implications of "on bullshit" by harry g. frankfurt for the church

A month or two back I finally read the little philosophical essay On Bullshit, by Harry G. Frankfurt, Professor of Philosophy Emeritus at Princeton University (Yes, we’re swearing here. I thought about it and decided to simply use the term anyway. He’s using it in a technical kind of way and I hope my dear reader will take it as such in my usage here as well, given the context.). It’s a great critique of our collective societal disregard for truth with implications for the amount and type of news that is on offer from our major outlets. Obviously, implications for our politicians and life as the body politick too. But the piece has something important to say to Christians as well, I think. I found Frankfurt’s distinction between lying and bullshitting enormously helpful. Lying is deliberate controverting of truth, thus ultimately concerned with what actually is true. But bullshitting is complete disregard for whether something is true or not, only for if it is useful in the moment whether true or not, thus unconcerned with what is actually true.

An obvious example of this among people of faith, both preachers and lay persons, is proof-texting the bible. In the proof-text, it matters not whether the verse is being extracted from its context, therefore able to be presented in a way that promotes an understanding of it that may not be faithful to what the author or the verse (in context) is actually saying. What matters is the ability to marshall some sort of authoritative witness or evidence for the position being advanced or defended. Now, I do think that people are falsely accused of proof-texting merely because they are quoting or referencing a verse of Scripture. It may be that they are doing so in full faithfulness to its actual meaning. But in common practice, proof-texting occurs often and is a good example of religious bullshitting. Most often, I think we can give people the benefit of the doubt and assume that they are not lying–that they are not consciously and deliberately advancing a position in direct opposition to the truth as they understand it in Scripture in order to counter what Scripture teaches. There are certainly people who do this, but I’m thinking here of a good-hearted Christian person engaged in the laziness of proof-texting. They are not lying. But unlike lying, as Frankfurt so wonderfully and frighteningly points out, they are not as concerned with apprehending the truth as the liar is!

Instead, as I just said in passing, they are lazy. Perhaps they have a good motive for laziness: They hold a view of Scripture or of the meaning of this verse/passage that is not well thought out, but nevertheless bolsters a belief they hold. How interested does one get in undercutting one’s own positions? And how often? For most of us, not terribly interested, and not terribly often. But we must press ourselves on this and eradicate this laziness of mind and spirit. Frankfurt’s point is a good one with implications for proof-texting. It reveals that we are not as concerned for the truth as we often suppose ourselves to be. This applies to persons who are conservative, liberal, in between, and beyond.

A few more examples of religious bullshitting that reflect theological laziness (of which proof-texting is one kind) are:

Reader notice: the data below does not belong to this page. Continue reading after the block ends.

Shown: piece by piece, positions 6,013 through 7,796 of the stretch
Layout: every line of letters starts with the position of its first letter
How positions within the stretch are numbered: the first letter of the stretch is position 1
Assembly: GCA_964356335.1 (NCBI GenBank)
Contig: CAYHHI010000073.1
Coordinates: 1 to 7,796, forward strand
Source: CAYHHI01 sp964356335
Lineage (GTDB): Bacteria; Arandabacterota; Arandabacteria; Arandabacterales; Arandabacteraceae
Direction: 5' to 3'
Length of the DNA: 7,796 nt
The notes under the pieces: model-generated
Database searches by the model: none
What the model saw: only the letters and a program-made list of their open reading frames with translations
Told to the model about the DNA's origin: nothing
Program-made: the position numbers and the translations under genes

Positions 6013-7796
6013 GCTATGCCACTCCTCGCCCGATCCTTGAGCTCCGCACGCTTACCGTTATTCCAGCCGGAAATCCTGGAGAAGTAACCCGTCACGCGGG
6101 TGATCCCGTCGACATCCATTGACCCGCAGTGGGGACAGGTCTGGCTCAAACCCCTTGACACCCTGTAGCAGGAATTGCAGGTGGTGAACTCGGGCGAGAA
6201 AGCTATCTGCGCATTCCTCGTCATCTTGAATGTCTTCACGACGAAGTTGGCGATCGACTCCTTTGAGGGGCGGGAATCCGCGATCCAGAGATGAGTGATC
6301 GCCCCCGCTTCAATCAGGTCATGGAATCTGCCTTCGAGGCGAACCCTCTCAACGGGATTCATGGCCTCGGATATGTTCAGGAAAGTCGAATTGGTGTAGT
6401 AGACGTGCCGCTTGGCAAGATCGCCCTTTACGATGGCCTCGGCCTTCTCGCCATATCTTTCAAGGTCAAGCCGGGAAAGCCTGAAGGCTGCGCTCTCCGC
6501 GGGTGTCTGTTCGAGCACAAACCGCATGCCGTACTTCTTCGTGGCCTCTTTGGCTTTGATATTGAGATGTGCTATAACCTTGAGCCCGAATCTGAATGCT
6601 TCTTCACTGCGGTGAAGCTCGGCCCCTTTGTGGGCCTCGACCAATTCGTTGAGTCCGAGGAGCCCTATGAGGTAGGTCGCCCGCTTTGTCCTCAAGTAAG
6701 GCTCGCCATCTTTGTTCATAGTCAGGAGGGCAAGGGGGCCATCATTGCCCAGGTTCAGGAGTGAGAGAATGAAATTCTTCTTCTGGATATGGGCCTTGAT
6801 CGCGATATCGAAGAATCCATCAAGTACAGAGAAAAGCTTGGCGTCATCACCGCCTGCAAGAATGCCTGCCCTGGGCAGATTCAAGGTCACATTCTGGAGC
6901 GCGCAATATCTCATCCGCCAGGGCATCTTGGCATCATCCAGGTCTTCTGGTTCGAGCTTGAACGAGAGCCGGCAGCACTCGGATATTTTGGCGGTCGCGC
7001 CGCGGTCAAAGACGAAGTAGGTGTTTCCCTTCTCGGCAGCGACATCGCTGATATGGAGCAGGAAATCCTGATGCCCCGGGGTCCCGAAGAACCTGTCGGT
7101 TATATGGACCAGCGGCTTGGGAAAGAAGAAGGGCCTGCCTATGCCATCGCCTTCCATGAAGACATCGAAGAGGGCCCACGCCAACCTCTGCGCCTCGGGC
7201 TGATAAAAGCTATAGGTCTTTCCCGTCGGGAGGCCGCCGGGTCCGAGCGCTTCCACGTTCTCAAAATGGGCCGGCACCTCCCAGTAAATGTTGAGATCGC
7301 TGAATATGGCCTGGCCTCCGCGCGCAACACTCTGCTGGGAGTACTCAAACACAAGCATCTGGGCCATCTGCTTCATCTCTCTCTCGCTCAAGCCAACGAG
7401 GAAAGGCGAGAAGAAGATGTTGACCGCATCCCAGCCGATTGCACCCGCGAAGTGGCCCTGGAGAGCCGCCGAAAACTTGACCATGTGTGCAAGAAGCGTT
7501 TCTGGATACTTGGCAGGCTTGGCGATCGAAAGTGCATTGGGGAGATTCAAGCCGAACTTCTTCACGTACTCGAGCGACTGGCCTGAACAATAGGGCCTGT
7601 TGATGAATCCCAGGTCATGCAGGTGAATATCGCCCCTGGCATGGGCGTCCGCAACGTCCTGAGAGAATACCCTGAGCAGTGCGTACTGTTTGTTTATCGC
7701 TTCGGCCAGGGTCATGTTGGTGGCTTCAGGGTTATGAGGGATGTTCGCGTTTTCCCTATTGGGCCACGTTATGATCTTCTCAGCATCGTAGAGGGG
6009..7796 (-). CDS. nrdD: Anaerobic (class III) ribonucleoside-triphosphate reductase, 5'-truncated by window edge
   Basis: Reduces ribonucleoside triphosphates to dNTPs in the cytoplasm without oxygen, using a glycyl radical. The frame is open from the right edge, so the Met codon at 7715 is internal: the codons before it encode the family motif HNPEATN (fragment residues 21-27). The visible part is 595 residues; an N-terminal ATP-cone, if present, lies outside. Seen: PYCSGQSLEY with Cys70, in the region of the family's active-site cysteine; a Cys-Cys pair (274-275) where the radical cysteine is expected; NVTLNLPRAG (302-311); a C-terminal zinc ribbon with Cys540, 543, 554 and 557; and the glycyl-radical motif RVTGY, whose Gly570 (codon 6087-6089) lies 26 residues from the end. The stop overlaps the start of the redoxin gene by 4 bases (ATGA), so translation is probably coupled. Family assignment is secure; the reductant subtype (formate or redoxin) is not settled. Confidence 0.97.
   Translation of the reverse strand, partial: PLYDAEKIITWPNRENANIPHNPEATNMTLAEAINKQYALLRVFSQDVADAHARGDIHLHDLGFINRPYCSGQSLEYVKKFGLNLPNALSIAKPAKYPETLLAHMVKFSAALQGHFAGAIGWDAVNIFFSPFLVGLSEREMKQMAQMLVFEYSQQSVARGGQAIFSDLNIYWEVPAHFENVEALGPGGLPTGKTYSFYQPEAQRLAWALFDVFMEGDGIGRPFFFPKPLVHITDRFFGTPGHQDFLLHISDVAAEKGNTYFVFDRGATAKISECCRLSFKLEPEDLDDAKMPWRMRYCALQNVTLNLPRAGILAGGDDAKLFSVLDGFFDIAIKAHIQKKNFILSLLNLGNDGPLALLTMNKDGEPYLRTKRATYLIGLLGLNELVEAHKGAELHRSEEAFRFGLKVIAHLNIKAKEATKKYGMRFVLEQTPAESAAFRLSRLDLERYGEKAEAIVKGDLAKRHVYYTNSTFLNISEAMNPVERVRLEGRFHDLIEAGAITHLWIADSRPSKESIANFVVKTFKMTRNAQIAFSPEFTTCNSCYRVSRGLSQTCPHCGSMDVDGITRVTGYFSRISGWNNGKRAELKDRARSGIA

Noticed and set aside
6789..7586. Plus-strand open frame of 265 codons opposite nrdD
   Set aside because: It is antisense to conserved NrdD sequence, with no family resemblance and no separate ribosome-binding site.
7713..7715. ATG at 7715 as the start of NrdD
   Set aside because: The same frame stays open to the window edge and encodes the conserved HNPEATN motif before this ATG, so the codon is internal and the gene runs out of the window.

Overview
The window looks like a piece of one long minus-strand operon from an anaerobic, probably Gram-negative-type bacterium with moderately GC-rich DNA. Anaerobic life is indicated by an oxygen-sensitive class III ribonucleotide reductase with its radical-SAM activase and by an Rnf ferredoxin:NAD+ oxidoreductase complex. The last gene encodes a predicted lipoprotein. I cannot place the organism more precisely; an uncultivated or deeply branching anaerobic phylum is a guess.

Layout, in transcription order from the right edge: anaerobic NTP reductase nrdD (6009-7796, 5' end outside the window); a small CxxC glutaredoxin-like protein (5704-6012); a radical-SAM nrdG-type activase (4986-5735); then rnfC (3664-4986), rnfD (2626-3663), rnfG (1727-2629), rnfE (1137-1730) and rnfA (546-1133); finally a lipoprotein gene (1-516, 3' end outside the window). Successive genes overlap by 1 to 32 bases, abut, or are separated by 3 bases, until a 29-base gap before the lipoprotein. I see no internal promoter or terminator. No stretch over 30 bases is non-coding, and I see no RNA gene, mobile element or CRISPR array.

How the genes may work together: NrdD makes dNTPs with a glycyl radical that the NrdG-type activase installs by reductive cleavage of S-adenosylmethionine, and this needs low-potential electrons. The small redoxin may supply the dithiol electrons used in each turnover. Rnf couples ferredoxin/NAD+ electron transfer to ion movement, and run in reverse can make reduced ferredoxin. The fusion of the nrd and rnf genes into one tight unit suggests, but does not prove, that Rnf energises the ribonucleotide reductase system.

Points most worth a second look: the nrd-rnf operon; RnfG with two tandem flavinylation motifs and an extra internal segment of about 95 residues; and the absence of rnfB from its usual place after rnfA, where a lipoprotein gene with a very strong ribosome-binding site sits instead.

1. A preacher uses a bible story to make a point in a sermon. Perhaps that story isn’t quite saying what s/he “needs” it to say, but if one tells it quickly and moves on maybe it won’t be noticed or be that big of a deal. The preacher might realize they are representing the story falsely, but the point is not to lie, that is, to deliberately counter the truth. The point is to have something of use for the moment; the action is bullshitting.

2. A clergy- or layperson values inclusiveness of perspectives to the point of ignoring obvious points of contention in the respective doctrines and even in the over-arching belief systems. So, they harmonize these divergent beliefs carelessly and quickly. They may be engaging in falsehood, but not so much of the lying variety because their interest is not in deliberate deception of persons, but in advancing a position they hold.

3. In our worship, folks muddle through historic words they do not believe in the ancient creeds and/or in the liturgies of baptism, confirmation, and communion. But they give their assent in each place it is called for. This is none other than religious bullshitting.

We could go on and on, equally offending persons across the theological spectrum of left and right. But these few examples should suffice.

Here’s the ultimate issue to me, though I imagine this calls me to a much higher and more rigorous intentionality in my intellectual and soul work: Persons who follow the person who is “the Way, the Truth, and the Life,” Jesus Christ, ought to be careful about being truthful. This applies to everything in life. But I do have an intuition that the prayers and liturgies we say as the gathered people of God for worship ought to be the most truthful things we say and do. Worship leads the way in the rest of our lives, therefore it ought to be done with the utmost truthfulness.

I have no idea what, if any, faith commitments Harry Frankfurt has. But this wonderful essay is a great help to many aspects of our experience, including our lives and life together of faith.